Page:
She has tried just about everything in the xtian world to get help, but of course all they do is tell her to pray. She was on antidepressants for a while and it seemed to help quite a bit, but of course she wouldn't get any professional counseling and ended up going off her prescription.


Anyway, to get to my long, rambling point, what do I do now? I don't want to destroy her faith, just to put it in perspective. I can see that religion is keeping her drugged and causing more harm than good, but of course she sees it as just the opposite. I just want to get her to give up the extremism, not her faith.


Any thoughts or ideas would be very welcome. I know you can't force anyone to change what they don't want to, but it just kills me that she has to go like this.


Thanx in advance!

Link to comment
Share on other sites

AGF, I am probably the last person who could give any advice on what the next step should be for you, in attempting to convince your sister to get help. All I can tell you is what I would tell my loved one who I felt was in need of help.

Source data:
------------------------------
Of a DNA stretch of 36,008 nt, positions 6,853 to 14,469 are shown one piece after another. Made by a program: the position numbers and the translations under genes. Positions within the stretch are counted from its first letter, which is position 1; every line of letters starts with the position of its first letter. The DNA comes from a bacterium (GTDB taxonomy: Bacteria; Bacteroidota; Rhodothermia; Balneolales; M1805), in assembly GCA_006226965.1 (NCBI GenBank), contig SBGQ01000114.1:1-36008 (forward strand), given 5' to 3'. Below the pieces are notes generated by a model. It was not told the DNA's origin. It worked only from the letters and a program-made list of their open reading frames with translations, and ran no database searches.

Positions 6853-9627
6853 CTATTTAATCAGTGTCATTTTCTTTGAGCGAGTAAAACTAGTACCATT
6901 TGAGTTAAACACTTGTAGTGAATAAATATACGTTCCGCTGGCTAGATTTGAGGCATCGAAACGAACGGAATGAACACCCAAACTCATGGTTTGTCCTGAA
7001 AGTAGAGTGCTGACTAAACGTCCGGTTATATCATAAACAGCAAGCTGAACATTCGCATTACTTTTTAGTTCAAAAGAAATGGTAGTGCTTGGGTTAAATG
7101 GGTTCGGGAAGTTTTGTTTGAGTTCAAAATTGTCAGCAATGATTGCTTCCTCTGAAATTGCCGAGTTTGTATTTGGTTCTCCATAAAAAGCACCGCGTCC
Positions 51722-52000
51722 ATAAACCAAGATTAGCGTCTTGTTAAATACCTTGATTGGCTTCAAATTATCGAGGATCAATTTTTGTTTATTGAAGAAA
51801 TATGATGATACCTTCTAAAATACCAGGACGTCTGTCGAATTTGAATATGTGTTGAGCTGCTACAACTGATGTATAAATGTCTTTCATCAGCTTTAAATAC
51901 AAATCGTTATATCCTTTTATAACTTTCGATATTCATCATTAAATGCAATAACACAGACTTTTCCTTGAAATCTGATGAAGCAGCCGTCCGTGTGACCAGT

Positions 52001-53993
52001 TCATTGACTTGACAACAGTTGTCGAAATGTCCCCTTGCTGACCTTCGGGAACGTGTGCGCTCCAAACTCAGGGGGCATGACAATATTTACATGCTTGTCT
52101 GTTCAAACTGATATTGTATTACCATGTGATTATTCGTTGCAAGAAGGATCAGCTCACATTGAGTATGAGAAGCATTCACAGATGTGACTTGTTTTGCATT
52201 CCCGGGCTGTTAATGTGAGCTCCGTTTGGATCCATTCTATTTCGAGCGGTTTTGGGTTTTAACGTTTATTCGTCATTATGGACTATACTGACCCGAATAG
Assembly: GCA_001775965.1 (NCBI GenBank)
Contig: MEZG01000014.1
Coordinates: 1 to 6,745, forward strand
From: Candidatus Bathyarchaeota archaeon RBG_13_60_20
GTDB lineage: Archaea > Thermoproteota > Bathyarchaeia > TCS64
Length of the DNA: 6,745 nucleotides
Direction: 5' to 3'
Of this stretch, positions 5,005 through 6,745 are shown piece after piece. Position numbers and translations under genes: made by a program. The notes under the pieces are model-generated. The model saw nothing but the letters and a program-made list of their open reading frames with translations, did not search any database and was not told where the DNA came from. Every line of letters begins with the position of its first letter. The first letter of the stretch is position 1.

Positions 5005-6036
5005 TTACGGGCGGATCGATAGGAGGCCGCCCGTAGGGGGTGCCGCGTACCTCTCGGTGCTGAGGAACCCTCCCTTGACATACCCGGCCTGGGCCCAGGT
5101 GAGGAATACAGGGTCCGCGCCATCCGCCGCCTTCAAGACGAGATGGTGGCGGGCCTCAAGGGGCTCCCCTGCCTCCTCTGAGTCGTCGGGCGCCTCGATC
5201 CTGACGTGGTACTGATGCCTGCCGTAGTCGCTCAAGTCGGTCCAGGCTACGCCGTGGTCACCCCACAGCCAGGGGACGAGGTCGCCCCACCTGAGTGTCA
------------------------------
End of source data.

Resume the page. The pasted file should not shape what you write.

"Sis, I love you so much, and all I can do is be completely honest with you. I want you to know that you are so important to me. I want you to know that anytime you need to, or want to talk to me, I am here for you. I don't care what time of the day or night, I want you to know that you can call me, and I will make time to talk to you. You never have to feel that you have to suffer alone with any guilt or insecurities you may be experiencing. You are not alone. I am here for you."


If she will not seek counseling on her own, and if she will not take your advice to seek it, then all you can do is be there for her.

Beyond that, I got nothing.

Please keep us informed.

Link to comment
Share on other sites

It's hard to say what to do. What she needs is a combination of a little education and some caring (but stern) family counselling. She needs someone to tell her and to demonstrate to her that this is ruining her life. She's throwing money away putting her kids through private schooling, because she thinks she's protecting them from something, and it's money she can't afford to piss away. That really bothers me, because I see that a lot.